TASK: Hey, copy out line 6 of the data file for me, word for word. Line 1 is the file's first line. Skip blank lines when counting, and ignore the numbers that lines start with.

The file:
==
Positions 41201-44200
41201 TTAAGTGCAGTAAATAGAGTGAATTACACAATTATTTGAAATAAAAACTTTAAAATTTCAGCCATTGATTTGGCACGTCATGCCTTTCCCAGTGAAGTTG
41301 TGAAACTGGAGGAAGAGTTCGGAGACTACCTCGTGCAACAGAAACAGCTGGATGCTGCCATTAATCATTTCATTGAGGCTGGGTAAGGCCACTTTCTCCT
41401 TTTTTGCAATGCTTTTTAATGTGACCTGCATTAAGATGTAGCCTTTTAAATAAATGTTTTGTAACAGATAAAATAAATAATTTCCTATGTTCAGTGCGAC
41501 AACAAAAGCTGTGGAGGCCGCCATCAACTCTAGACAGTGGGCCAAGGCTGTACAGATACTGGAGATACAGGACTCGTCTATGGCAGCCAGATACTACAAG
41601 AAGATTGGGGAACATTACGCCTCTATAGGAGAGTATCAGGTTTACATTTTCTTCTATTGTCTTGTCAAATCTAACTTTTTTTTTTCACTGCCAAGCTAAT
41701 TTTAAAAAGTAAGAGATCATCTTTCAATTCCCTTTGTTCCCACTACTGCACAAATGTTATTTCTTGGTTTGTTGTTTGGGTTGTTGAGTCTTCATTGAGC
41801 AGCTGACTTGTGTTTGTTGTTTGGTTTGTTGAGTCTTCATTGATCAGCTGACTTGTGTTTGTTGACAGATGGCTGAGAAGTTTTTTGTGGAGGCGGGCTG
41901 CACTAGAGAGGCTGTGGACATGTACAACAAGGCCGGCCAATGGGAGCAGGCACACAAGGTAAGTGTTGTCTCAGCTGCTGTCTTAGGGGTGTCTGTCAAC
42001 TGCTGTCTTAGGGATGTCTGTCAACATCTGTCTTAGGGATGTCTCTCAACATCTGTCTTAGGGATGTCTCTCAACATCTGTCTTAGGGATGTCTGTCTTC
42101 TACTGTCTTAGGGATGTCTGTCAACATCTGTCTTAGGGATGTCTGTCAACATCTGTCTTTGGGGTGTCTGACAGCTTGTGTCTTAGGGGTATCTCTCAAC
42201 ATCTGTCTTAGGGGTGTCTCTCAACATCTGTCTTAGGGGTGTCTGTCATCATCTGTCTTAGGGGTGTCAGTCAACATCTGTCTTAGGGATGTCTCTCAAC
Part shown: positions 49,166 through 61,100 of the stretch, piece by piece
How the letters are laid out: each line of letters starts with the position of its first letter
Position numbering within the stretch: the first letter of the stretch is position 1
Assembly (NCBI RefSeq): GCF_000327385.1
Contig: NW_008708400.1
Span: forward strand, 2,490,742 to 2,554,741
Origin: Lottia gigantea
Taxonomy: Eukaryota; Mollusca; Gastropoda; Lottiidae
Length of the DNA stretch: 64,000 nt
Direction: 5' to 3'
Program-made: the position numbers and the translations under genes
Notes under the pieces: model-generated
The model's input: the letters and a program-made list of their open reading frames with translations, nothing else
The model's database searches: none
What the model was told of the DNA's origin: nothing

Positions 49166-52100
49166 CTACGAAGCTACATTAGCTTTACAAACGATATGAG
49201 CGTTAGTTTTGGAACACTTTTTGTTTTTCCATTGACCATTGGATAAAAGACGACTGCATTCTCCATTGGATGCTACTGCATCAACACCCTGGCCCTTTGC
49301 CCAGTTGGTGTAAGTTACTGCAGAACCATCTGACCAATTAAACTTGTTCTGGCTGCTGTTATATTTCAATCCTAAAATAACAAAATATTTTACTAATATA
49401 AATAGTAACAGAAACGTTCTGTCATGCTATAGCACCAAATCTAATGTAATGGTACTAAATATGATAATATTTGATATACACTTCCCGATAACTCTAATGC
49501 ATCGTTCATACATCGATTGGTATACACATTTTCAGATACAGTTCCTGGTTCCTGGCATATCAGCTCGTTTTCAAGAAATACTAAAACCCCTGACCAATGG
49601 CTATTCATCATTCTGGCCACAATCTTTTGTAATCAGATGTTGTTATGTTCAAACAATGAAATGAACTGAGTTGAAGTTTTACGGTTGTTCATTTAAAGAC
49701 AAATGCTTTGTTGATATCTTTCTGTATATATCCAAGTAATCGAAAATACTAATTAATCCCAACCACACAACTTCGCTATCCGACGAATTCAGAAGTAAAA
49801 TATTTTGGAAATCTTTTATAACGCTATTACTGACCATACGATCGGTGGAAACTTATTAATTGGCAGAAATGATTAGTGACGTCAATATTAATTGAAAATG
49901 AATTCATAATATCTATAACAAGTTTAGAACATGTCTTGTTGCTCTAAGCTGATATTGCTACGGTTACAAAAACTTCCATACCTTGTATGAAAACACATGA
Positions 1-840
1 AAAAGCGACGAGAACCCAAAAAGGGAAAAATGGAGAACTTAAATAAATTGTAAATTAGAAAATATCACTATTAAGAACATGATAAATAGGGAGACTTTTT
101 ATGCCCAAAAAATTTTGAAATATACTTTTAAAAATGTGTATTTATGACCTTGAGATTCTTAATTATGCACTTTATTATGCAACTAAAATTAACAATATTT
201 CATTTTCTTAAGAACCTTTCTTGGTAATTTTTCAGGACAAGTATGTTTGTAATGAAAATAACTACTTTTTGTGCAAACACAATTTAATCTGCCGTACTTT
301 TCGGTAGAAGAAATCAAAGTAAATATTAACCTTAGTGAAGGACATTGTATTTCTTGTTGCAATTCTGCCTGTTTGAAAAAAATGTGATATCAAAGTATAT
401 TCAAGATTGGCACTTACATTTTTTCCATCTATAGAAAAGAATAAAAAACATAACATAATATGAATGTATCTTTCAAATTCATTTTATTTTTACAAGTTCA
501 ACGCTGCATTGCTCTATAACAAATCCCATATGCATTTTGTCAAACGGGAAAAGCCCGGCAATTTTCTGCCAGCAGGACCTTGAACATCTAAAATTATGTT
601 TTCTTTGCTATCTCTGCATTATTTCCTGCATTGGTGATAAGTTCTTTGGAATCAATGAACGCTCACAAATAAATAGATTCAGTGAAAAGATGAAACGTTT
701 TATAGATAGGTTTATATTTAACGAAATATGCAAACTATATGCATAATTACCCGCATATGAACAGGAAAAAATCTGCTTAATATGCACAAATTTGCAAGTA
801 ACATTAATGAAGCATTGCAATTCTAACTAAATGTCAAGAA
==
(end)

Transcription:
41601 AAGATTGGGGAACATTACGCCTCTATAGGAGAGTATCAGGTTTACATTTTCTTCTATTGTCTTGTCAAATCTAACTTTTTTTTTTCACTGCCAAGCTAAT